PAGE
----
For a project to proceed at its best, there must be a figure who coordinates all activities. In more structured companies, this is usually the responsibility of the project manager, in other cases of the figures who simply follow the project as it relates to their scope of activity. In both cases it is important that everyone is informed about who is the project manager and what are the responsibilities of each one. The project manager must monitor the progress of work and regularly share updates.

Greater efficiency thanks to defined objectives

Setting specific, clear and shared objectives with everyone allows you to motivate the team and ensure that your efforts are focused on the necessary activities and not on unnecessary ones.

Risk management

Another advantage given by project management is the possibility of foreseeing dangers and problems that could stand in the way of the implementation of the project. Once again, the planning of the project is fundamental, which, if done taking into account all the constraints, can help to significantly reduce risks.


The five stages of project management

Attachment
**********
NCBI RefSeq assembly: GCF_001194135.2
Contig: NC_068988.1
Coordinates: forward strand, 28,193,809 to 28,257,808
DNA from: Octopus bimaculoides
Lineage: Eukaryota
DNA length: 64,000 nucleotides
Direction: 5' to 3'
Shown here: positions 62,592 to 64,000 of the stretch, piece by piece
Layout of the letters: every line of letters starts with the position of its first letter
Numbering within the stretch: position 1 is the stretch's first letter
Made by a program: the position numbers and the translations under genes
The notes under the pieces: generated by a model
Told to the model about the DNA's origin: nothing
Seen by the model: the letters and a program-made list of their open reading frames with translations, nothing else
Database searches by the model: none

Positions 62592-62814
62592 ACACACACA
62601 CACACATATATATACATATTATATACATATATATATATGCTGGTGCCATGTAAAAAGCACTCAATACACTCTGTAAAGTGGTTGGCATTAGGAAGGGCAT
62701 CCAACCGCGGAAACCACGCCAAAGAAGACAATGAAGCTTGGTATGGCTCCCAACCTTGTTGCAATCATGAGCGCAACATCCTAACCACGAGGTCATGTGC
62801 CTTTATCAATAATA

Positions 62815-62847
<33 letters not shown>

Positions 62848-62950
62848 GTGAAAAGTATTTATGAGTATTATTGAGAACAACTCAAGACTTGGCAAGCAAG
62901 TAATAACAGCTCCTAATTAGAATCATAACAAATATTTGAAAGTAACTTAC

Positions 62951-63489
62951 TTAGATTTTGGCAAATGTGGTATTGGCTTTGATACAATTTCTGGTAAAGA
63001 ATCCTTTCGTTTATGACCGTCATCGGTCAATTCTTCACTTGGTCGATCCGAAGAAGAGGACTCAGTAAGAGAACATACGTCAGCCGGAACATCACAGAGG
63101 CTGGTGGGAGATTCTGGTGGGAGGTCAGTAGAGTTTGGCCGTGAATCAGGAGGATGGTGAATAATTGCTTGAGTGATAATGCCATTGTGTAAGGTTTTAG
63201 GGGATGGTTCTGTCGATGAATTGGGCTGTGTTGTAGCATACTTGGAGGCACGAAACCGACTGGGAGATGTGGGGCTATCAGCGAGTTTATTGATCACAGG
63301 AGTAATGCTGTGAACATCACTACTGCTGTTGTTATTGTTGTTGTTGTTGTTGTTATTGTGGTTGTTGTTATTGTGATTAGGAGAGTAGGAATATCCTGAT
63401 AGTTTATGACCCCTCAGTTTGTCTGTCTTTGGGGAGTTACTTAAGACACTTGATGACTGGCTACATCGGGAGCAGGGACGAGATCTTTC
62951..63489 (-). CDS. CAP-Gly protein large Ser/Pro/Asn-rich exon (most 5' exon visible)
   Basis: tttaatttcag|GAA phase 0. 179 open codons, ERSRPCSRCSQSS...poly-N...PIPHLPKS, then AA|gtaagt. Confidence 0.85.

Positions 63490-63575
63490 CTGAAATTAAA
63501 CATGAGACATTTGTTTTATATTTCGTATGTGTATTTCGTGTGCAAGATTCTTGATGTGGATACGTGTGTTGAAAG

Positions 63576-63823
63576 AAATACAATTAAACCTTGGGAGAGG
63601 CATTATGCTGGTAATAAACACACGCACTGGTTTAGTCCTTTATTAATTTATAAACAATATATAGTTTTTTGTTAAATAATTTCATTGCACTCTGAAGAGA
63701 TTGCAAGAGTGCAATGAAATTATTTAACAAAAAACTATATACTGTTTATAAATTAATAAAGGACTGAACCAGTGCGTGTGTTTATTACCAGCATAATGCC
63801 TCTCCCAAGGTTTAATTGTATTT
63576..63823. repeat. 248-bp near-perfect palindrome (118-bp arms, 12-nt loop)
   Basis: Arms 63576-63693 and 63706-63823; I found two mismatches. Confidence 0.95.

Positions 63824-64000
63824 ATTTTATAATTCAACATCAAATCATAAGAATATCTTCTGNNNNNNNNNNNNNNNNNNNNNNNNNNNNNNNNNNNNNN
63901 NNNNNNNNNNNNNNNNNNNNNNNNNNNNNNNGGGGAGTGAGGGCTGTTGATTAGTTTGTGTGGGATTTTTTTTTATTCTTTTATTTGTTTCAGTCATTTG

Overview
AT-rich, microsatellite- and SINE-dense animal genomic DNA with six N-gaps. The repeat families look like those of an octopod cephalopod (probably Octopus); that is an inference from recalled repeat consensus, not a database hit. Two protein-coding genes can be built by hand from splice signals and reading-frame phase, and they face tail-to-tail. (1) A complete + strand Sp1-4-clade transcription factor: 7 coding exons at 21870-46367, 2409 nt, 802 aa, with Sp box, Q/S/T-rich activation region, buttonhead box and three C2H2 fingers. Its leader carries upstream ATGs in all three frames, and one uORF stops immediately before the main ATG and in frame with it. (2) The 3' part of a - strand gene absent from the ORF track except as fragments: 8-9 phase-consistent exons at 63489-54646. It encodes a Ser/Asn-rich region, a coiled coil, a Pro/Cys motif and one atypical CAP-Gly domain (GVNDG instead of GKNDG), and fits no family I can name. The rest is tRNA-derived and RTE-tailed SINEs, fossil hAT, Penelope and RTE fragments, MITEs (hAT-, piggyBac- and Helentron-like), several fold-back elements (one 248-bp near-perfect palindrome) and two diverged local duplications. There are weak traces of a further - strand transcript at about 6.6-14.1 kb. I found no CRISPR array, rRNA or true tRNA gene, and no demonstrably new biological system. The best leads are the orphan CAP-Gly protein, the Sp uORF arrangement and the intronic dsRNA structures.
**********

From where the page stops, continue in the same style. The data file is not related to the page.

In the start-up phase of the project, the team meets to turn an abstract idea into a concrete goal to be achieved. The team involved identifies the scope of the project and creates a project charter, a document that collects the details of the project:

  • Objectives;
  • Requirements;
  • Expected results and criteria for evaluating them;
  • Time limits;
  • Budget;
  • Activities that make up the project.

Depending on the complexity and scope, it may be useful to create a project roadmap, that is, an overview of the project to never lose sight of goals and objectives.


In the planning phase, the project plan comes to life and the activities to be carried out are defined in detail, together with requirements and criteria for their success. It is a rather substantial phase of project management, which can take up half of the total time spent on the project.

The working group identifies technical requirements, develops a detailed program, creates a communication plan with stakeholders, and defines objectives and outcomes.

Another element to be taken care of in this phase is risk mitigation, a task for the project manager, who through data analysis must identify potential risks and develop a strategy to reduce them.


The main phase of the project, in which the team collaborates to carry out the activities necessary to achieve the objectives. In this phase, the project manager establishes workflows to manage resources, time and activities so that the entire team is always coordinated and updated.

It is important that at this stage there is always collaboration and communication between stakeholders, so that everyone is always up to date. A great help in this regard comes from collaboration software that not only makes the task easier, but also improves team efficiency and productivity.